The most extensive passage in the New Testament regarding the gatherings of the church is found in 1 Corinthians 11-14. The teaching is summarized in the very last verse—1 Corinthians 14:40: “But all things must be done properly and in an orderly manner.”
This principle gives us both freedom and guidelines. “Properly” and “orderly” are open to interpretation. Each church—guided by her leaders—must choose wisely as decisions are made regarding the gatherings of the church. First Corinthians 11-14 is clear: The gatherings are not to be chaotic. But neither are they to be chained down in legalism.
Consider 1 Corinthians 12:7: “But to each one is given the manifestation of the Spirit for the common good.” Notice that “each one” is given gifts to be used “for the common good.”
Now look at 14:26: “What is the outcome then, brethren? When you assemble, each one has a psalm, has a teaching, has a revelation, has a tongue, has an interpretation. Let all things be done for edification.” “Each one” has something to contribute for the same purpose: “edification”—the common good and building up of the church.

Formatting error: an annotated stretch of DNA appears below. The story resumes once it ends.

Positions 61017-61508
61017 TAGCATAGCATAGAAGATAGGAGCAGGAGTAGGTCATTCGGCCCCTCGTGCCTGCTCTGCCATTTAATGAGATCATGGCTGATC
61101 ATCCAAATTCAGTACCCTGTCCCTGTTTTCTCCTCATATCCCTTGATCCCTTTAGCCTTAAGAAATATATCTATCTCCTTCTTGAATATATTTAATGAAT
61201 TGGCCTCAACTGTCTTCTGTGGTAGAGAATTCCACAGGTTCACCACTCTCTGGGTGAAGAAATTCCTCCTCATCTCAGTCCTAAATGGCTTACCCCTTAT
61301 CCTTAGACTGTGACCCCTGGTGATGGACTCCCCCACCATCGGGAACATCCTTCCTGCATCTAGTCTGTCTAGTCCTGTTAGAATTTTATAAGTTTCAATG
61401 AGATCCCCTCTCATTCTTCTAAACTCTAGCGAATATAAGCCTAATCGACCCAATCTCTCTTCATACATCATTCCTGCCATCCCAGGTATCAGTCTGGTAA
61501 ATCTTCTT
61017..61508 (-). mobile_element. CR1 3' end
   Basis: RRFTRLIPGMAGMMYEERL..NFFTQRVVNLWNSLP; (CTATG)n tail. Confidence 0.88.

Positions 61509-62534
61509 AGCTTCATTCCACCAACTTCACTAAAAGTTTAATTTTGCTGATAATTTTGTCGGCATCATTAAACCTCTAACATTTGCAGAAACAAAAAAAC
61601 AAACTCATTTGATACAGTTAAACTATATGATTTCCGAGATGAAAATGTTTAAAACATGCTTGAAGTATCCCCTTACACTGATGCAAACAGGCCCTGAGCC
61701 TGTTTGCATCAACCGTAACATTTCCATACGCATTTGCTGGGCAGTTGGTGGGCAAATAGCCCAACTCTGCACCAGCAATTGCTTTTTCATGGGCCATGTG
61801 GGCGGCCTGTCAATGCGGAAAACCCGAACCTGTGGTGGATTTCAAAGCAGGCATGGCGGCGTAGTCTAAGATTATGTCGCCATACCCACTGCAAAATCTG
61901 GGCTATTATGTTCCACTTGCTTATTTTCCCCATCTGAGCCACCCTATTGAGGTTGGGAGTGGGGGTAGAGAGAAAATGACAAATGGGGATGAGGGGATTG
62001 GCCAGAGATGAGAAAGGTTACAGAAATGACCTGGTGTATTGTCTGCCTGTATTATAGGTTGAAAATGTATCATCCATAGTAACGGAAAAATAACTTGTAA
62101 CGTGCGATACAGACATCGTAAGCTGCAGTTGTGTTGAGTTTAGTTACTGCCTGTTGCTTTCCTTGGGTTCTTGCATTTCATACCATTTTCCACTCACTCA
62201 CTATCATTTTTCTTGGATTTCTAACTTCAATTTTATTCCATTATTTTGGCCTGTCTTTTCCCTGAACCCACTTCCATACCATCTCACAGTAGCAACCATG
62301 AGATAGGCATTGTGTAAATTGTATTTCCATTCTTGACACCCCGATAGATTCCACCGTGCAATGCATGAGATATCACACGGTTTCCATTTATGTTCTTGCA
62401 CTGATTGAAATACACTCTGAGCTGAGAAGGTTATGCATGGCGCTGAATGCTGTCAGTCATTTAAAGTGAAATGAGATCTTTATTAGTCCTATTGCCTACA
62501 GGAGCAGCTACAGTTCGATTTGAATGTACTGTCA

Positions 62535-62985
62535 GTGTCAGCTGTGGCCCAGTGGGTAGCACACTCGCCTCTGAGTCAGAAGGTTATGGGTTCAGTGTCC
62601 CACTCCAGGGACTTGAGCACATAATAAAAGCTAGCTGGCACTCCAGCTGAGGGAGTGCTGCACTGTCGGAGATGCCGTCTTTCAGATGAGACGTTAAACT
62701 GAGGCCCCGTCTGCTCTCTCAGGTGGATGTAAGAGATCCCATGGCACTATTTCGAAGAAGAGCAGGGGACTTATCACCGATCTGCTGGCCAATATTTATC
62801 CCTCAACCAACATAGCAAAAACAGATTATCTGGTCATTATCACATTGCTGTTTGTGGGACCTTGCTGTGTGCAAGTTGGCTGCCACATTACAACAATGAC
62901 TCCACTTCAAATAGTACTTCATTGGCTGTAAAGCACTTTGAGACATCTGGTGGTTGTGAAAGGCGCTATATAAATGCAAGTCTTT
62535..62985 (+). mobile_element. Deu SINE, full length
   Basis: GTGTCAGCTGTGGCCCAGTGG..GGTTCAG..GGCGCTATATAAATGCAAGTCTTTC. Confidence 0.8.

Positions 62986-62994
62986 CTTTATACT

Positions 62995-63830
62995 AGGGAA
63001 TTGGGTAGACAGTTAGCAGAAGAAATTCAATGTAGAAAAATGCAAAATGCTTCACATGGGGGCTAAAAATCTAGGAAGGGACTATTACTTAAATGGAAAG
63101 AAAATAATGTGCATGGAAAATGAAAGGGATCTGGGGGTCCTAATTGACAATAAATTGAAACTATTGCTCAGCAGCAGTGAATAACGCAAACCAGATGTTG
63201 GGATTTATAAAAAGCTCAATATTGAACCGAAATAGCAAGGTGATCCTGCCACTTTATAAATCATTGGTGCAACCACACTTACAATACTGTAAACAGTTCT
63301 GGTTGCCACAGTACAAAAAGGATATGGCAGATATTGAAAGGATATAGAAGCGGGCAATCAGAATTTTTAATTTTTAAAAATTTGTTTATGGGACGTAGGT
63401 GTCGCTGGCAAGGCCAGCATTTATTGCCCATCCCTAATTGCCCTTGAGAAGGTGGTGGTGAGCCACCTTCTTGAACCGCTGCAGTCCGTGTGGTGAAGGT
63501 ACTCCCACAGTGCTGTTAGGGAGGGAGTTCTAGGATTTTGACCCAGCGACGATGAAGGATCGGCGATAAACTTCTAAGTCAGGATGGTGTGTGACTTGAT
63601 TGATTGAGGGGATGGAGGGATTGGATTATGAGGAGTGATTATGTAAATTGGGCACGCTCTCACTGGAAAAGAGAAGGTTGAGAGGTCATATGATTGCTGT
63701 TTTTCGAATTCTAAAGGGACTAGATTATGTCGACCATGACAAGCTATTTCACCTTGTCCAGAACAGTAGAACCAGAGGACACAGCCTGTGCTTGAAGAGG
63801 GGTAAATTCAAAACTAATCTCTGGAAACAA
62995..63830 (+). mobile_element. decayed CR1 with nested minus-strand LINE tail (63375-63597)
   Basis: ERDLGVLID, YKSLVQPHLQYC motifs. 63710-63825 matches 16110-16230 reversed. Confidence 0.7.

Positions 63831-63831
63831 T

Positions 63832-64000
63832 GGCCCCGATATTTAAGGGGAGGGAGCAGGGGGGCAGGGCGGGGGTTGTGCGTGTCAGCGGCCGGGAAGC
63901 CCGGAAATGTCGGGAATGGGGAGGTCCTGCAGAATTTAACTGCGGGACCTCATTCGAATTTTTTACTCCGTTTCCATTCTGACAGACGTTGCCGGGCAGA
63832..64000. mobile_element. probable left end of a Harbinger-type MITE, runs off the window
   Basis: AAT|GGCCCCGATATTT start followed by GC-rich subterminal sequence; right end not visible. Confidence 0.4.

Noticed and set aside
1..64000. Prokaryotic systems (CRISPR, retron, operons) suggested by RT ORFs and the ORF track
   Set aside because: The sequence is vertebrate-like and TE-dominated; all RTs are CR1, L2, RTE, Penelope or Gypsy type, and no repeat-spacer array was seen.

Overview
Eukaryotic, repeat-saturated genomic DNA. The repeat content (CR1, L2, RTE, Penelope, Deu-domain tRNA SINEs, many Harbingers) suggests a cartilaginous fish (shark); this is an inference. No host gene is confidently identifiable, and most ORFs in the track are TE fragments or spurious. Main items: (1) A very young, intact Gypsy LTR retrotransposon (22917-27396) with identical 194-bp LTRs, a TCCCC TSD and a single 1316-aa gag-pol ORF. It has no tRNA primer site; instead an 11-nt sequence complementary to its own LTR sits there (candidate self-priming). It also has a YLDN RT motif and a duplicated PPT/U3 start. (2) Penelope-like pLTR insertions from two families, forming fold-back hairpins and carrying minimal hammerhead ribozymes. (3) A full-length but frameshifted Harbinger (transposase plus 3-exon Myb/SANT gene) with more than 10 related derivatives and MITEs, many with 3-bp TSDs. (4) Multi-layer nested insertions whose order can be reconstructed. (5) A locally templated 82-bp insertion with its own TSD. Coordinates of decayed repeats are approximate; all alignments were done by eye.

Paul wrote that there are “varieties of gifts and ministries” and this is the way God Himself designed the church (12:4-6). Our gatherings should acknowledge this and provide the freedom and opportunity for all to participate in the building up of the body.
“Every member participation” is probably the most unique aspect of our gatherings. We believe it is a long-neglected element of Christian worship—and we are not the first to think so. Bringing it back in a “proper and orderly” way is to build up the body and greatly bless all of us.
It is important to point out that 1 Corinthians 11-14 provides the full picture—the balance that is designed to prevent this participation time from becoming chaotic. Paul highlighted the importance of the ministry of “prophets”—those leaders who were gifted and equipped to prevent “confusion” (14:31-33)—so that “all may learn and all may be exhorted” (14:31) and in their “thinking become mature” (14:20).
Our leaders are committed to wisely and graciously shepherding this part of our gatherings while inviting all to participate—keeping in mind that the point of every-member participation is not to be different or draw attention to ourselves, but to share the gifts the Holy Spirit has given us—to build up (edify) the body of Christ.